PHOENIX -- Isaiah Thomas says he considers himself a starting point guard in the NBA, but he's willing to sacrifice that to play for a winning team.
Thomas, acquired by the Phoenix Suns in a sign-and-trade deal with Sacramento, spoke at a news conference Monday.
"I value myself as a starter, but when it comes down to winning, I'll do anything it takes to win," he said. "I want to be on a winning team."
The Suns employ a double-point guard system and envision a rotation among Goran Dragic, Eric Bledsoe and Thomas. Coach Jeff Hornacek calls it "a three-headed monster" at guard, with two of the three on the court all the time.
"There's going to be two of those guys on the court at all times," Hornacek said, "When that happens, teams are going to really have to plan for that."
The 5-foot-9 Thomas was the last player chosen in the 2011 draft, worked his way to becoming one of the highest-scoring point guards in the league and averaged 20.3 points per game for Sacramento. He signed a four-year, $27 million contract and said he loves Phoenix's up-tempo system.
"At the end of the day, we're going to play with each other, no matter who starts and who comes off the bench," he said. "It's about winning. The individual success will come."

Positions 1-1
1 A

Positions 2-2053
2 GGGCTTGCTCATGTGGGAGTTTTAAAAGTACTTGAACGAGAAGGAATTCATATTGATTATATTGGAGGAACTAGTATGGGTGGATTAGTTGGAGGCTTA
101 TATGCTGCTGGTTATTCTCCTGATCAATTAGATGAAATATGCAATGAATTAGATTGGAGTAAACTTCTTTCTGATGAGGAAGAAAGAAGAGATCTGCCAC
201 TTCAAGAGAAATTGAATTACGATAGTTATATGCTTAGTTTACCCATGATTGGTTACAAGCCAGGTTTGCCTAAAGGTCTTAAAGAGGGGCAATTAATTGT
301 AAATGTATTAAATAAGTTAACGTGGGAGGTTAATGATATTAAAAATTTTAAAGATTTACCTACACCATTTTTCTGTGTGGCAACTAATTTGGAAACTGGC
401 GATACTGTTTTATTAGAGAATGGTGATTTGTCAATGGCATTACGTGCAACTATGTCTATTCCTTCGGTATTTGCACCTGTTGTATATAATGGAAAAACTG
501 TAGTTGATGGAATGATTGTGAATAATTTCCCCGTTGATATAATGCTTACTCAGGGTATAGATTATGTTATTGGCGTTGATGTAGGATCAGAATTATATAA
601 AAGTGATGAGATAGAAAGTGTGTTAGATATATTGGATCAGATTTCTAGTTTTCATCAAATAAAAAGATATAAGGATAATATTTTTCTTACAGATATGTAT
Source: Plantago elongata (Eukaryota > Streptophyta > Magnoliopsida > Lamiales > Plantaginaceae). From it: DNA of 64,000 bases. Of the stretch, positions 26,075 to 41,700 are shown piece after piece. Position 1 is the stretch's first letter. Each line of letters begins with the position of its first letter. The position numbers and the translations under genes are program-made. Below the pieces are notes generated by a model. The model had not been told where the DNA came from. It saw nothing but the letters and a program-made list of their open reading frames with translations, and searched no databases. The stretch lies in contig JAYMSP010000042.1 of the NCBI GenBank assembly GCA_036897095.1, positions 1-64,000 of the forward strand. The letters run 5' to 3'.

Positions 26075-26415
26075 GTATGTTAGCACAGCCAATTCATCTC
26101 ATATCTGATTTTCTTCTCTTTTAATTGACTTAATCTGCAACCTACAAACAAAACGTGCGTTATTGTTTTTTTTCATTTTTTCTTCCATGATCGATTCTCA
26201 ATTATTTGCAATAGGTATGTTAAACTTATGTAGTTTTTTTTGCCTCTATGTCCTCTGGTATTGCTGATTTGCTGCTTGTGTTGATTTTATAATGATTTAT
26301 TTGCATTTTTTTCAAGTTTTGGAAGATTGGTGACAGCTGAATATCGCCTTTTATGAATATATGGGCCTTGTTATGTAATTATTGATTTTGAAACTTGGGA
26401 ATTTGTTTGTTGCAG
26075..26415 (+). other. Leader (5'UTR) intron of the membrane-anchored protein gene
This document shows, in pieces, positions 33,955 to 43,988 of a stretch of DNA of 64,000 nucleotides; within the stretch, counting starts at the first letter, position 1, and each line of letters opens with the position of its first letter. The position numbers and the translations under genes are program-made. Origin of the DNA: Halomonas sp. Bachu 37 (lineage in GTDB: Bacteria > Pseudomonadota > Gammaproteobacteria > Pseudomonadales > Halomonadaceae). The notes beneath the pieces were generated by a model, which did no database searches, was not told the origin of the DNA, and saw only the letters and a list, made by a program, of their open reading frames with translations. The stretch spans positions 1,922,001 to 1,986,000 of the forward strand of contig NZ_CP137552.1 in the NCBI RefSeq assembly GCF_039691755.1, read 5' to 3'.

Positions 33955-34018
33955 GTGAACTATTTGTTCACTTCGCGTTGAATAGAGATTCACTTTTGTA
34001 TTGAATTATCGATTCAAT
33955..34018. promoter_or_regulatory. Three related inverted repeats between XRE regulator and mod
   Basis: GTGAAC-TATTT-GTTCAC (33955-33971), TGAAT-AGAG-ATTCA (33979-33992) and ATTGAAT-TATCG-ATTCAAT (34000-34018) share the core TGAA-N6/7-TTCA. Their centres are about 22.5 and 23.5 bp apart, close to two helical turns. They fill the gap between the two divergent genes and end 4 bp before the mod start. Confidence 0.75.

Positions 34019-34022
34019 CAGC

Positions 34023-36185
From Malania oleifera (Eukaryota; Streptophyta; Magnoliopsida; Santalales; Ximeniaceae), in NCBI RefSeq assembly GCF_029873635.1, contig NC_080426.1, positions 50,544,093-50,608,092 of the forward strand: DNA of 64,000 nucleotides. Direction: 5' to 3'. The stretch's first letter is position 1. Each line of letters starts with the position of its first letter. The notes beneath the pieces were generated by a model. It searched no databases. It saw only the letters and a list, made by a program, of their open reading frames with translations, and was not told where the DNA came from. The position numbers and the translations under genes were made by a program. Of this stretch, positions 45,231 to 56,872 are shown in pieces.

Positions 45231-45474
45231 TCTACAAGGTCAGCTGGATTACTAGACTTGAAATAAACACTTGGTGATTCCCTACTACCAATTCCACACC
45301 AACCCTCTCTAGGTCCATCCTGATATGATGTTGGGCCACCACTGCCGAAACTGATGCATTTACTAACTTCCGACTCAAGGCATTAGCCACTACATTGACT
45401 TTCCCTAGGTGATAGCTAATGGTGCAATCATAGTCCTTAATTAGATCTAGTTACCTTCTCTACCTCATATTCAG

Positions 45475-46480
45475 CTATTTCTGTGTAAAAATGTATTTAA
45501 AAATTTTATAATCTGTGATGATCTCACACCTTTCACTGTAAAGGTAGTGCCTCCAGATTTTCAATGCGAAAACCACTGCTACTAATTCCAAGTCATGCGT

Thomas praised the way he was treated by the Suns from the start.
"I wanted to feel wanted," he said. "They brought me in with open arms. They liked me for being who I was, they liked me for being 5-foot-9, they liked me for being a shoot-first point guard."
Bledsoe is a restricted free agent. The Suns have been in talks with his representatives, but the two sides reportedly are far apart. Bledsoe could sign an offer sheet with another team, but the Suns could then match it.
The team also introduced newly signed forward Anthony Tolliver, a well-traveled, sharpshooting forward who will be counted on to help fill the void left by Channing Frye. The Suns are Tolliver's seventh NBA team.
"These two guys have earned everything they've achieved," general manager Ryan McDonough said. "They haven't been given anything. I think at different times of their careers, they've been overlooked."